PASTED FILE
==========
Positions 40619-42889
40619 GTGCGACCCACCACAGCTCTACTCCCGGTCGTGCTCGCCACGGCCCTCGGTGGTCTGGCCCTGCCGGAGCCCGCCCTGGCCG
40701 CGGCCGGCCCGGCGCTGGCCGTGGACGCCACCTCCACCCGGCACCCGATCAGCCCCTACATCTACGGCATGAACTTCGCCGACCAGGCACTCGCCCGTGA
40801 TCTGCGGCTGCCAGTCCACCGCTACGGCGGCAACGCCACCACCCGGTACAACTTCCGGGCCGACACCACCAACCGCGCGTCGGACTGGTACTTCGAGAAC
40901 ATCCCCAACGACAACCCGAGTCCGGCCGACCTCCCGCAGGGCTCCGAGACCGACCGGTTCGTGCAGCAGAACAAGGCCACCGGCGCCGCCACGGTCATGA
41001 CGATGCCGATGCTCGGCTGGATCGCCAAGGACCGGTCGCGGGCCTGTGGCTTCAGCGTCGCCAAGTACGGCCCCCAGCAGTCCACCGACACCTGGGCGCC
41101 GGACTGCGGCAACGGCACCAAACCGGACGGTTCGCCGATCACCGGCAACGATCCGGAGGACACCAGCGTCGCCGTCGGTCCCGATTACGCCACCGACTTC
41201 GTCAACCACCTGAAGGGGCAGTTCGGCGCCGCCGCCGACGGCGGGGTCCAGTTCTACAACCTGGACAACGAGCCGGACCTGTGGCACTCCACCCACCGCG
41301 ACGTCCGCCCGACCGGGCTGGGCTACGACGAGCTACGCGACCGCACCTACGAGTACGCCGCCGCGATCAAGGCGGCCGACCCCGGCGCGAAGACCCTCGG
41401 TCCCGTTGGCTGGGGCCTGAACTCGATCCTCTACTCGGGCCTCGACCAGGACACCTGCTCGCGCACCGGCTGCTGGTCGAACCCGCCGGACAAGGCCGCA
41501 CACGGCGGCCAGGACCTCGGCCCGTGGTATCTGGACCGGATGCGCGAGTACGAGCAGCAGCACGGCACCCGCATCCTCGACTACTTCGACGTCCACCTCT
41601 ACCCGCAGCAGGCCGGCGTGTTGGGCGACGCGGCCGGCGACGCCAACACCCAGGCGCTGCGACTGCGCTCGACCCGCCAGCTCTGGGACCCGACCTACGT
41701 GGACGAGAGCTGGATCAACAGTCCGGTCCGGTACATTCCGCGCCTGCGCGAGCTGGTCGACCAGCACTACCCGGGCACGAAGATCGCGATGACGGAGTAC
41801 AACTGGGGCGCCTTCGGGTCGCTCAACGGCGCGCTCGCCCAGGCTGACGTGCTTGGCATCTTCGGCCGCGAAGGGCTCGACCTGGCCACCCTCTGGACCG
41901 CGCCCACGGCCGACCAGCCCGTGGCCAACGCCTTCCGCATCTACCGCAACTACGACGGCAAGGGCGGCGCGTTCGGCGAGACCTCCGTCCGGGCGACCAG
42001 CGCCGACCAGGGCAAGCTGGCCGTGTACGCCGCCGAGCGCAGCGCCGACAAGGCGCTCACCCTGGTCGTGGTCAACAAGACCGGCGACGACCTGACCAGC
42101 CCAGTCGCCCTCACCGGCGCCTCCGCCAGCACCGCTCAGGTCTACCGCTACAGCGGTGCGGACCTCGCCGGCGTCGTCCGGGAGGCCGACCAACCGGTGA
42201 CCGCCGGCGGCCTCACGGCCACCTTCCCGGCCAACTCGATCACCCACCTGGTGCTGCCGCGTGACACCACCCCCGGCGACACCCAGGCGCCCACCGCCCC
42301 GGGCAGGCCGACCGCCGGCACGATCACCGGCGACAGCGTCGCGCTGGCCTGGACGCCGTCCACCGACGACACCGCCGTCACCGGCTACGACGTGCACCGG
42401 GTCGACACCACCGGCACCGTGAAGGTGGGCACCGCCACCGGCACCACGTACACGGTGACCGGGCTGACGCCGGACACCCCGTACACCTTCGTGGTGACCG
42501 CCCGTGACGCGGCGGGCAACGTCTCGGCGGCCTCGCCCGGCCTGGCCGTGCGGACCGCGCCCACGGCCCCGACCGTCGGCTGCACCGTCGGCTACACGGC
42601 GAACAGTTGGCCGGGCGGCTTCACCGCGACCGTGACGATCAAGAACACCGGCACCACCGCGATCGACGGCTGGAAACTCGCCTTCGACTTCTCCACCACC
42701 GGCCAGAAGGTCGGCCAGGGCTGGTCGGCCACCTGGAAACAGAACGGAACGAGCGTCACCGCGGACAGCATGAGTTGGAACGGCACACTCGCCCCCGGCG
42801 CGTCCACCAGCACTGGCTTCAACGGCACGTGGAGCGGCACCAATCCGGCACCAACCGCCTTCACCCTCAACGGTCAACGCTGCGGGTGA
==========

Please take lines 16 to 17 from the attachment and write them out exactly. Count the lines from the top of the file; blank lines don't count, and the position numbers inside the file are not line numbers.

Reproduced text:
42001 CGCCGACCAGGGCAAGCTGGCCGTGTACGCCGCCGAGCGCAGCGCCGACAAGGCGCTCACCCTGGTCGTGGTCAACAAGACCGGCGACGACCTGACCAGC
42101 CCAGTCGCCCTCACCGGCGCCTCCGCCAGCACCGCTCAGGTCTACCGCTACAGCGGTGCGGACCTCGCCGGCGTCGTCCGGGAGGCCGACCAACCGGTGA